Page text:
It feels like everyone around me is talking about school admissions at the moment. The Boy is still a year off – it’ll be this time next year when we’re anxiously awaiting the news of whether he got in to our number-one choice or not. But I’m already worried.
Before you say it, yes, I know everyone does it. I know everyone sends their kid off to school and he’ll be fine and he’ll love it and so will I. I know all of that.
But I’m still worried.
When I think about school, I have very mixed feelings. The second part of my school career – from about 11 and right the way through GCSEs and A-levels – was, in the most part, brilliant. I was lucky. I quite liked exams, I enjoyed most subjects (apart from maths), I loved after-school clubs, and I found a great group of friends. The early years were good, too, from what I can remember. I have vague memories of playing kiss-chase in the playground and, well, that’s about all really. So it can’t have been all bad.
But there was a chunk in between – just over a year – that I hated. I was bullied by a girl who, in some weird way, was both my friend and my enemy. My frenemy. I would find any excuse not to go to school, I’d wait at the bus stop stifling tears, and once I got there I’d spend most of my time conjuring up a way to get out of class. That girl made my life a misery and I can still remember that feeling of dread, even now, right in the pit of my stomach.
I was very, very lucky to have an open-minded and proactive mum who did exactly the right thing at this point. She took me out of the school I was in and moved me into another. Simple. It could have backfired – it could have been even worse, after all. But it wasn’t. Instead, I got a new start – albeit a scary one – and a new school, and some new friends who I still count as best friends now, 20 years later.
I don’t know how it would work these days. I don’t know if it’s as easy to simply leave a school and move to another. I also don’t know how she made that call – how she just knew it would work out, despite the risks.
And that’s what scares me. If one of my kids is bullied, what will I do? At the moment, the thought of that happening to my children fills me with a kind of fierce maternal anger that would have me striding up to the school gates with a baseball bat in-hand. I’m pretty sure that’s not allowed, but that’s beside the point. I can’t bear the thought of being powerless to do anything – of sending my eldest off next year and hoping for the best.
Preschool has gone some way towards preparing us both for it, which I guess is the idea. Lately we’ve been having conversations about other boys who won’t share toys. In one sentence I’m simultaneously trying to tell him to always share and be kind to others, and to stand up for himself and speak his mind. It’s not always a success. The other day when he said a boy kept pushing him, I told him he needed to push him back. I still can’t work out if that was the right thing to say. He wasn’t keen on the idea, but we settled on an agreement that, if he’d already asked him to stop once and he did it again, it was OK to then push him back. I’m embarrassed to say the negotiating mostly came from him.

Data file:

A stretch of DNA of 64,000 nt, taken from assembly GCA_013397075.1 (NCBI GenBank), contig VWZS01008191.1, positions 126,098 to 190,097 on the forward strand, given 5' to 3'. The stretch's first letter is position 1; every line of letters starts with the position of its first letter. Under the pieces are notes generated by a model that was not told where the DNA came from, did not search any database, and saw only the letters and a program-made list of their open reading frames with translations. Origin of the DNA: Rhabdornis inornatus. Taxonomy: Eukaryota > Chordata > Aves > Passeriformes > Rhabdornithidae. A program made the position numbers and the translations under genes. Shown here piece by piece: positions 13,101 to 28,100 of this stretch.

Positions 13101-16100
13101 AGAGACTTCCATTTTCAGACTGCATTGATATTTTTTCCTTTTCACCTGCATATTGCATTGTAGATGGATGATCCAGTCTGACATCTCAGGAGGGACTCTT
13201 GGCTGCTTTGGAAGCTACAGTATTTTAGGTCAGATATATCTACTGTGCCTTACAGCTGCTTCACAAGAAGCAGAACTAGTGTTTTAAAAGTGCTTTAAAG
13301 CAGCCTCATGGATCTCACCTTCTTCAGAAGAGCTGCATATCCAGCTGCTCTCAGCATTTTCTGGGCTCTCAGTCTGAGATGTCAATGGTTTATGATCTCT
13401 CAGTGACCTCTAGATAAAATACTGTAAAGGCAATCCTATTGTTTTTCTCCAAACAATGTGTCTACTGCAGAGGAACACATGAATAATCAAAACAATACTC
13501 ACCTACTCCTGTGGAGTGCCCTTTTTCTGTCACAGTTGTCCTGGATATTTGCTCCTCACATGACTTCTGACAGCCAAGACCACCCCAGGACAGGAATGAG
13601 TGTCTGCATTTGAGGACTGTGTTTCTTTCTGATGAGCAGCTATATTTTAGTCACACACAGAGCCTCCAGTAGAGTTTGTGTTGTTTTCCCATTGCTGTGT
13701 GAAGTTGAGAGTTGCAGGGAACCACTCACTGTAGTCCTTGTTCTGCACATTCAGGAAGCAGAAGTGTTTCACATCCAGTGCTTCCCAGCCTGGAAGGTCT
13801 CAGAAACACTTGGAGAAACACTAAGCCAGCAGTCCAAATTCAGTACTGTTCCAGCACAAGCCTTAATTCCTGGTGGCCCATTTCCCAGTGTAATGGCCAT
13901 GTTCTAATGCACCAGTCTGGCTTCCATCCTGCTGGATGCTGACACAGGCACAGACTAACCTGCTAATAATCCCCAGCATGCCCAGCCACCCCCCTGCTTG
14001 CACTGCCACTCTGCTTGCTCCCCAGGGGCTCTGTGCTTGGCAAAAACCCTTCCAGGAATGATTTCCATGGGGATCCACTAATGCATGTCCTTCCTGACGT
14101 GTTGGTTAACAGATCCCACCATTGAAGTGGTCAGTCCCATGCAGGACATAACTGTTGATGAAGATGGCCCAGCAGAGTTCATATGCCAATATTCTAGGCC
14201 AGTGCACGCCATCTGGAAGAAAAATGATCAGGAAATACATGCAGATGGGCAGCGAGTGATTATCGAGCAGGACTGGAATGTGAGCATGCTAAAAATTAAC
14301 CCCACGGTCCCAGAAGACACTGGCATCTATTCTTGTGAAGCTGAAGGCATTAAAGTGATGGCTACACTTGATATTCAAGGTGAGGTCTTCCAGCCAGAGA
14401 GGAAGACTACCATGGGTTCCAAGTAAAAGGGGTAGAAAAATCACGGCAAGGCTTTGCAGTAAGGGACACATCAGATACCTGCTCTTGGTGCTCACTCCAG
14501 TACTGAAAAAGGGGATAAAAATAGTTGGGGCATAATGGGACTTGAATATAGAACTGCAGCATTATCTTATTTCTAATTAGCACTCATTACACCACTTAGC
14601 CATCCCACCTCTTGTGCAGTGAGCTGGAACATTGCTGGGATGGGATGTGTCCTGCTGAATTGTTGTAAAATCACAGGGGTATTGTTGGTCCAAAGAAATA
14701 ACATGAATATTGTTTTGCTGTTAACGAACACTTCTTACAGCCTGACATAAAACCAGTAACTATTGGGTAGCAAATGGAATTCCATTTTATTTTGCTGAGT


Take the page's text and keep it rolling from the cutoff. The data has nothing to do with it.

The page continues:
Did I do the right thing? I’ve got absolutely no idea. Probably not. I probably should have told him to tell the teacher. Or taught him some important lesson about right and wrong. But I’m still figuring this whole thing out, and I want him to be able to stand up for himself when I’m not around, so I responded instinctively. Sometimes that’s the best I can do.
And how much of that instinct is down to my own experience? A lot, probably. When I got to my new school I went in with a different mindset from the start. Within the first couple of weeks at the new place I got sent out of class for the first time in my life for messing around, and sent home with instructions to come back the next day with ‘my own’ hair (I’d dyed a huge streak of it green the night before. The Sister at my new, more traditional Catholic school, was unimpressed).
It was silly, minor stuff, and the dust soon settled. But I was different with people, too – and it’s only now that I can see that. I’d love to say being bullied gave me a sense of empathy for other people. It didn’t. At the ripe old age of about 12, all I knew was that I didn’t want to be bullied again. So if someone was being singled out, I’d quickly make sure I was on the winning team – even if that meant verging on bullying behaviour myself.
There’s a whole discussion to be had at this point of course, about bullies and why they do it. It’s not a question I’m qualified to answer, so I won’t even try. Who knows why my own bully decided she didn’t like me? Perhaps someone had done it to her. Perhaps not. All I do know is that, currently, I have no idea what I’d do if my son turned around and told me he was being bullied.
I guess it’s a good job we’ve still got a year to go.